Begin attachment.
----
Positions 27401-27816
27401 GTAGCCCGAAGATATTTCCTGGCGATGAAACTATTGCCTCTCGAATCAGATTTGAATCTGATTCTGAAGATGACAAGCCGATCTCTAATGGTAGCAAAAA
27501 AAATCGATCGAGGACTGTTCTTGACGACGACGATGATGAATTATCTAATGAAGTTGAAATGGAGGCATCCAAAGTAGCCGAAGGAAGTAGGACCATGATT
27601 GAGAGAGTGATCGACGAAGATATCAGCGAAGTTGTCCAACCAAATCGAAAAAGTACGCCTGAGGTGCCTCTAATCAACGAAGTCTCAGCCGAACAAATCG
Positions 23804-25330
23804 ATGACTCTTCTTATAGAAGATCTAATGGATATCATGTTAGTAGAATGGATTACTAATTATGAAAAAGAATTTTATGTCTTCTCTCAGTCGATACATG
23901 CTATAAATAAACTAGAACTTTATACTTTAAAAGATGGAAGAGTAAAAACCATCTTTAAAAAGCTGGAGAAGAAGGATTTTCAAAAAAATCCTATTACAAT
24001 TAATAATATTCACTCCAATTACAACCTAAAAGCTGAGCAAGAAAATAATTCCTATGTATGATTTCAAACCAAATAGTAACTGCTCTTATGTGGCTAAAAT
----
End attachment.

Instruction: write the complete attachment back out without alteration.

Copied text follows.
Positions 27401-27816
27401 GTAGCCCGAAGATATTTCCTGGCGATGAAACTATTGCCTCTCGAATCAGATTTGAATCTGATTCTGAAGATGACAAGCCGATCTCTAATGGTAGCAAAAA
27501 AAATCGATCGAGGACTGTTCTTGACGACGACGATGATGAATTATCTAATGAAGTTGAAATGGAGGCATCCAAAGTAGCCGAAGGAAGTAGGACCATGATT
27601 GAGAGAGTGATCGACGAAGATATCAGCGAAGTTGTCCAACCAAATCGAAAAAGTACGCCTGAGGTGCCTCTAATCAACGAAGTCTCAGCCGAACAAATCG
Positions 23804-25330
23804 ATGACTCTTCTTATAGAAGATCTAATGGATATCATGTTAGTAGAATGGATTACTAATTATGAAAAAGAATTTTATGTCTTCTCTCAGTCGATACATG
23901 CTATAAATAAACTAGAACTTTATACTTTAAAAGATGGAAGAGTAAAAACCATCTTTAAAAAGCTGGAGAAGAAGGATTTTCAAAAAAATCCTATTACAAT
24001 TAATAATATTCACTCCAATTACAACCTAAAAGCTGAGCAAGAAAATAATTCCTATGTATGATTTCAAACCAAATAGTAACTGCTCTTATGTGGCTAAAAT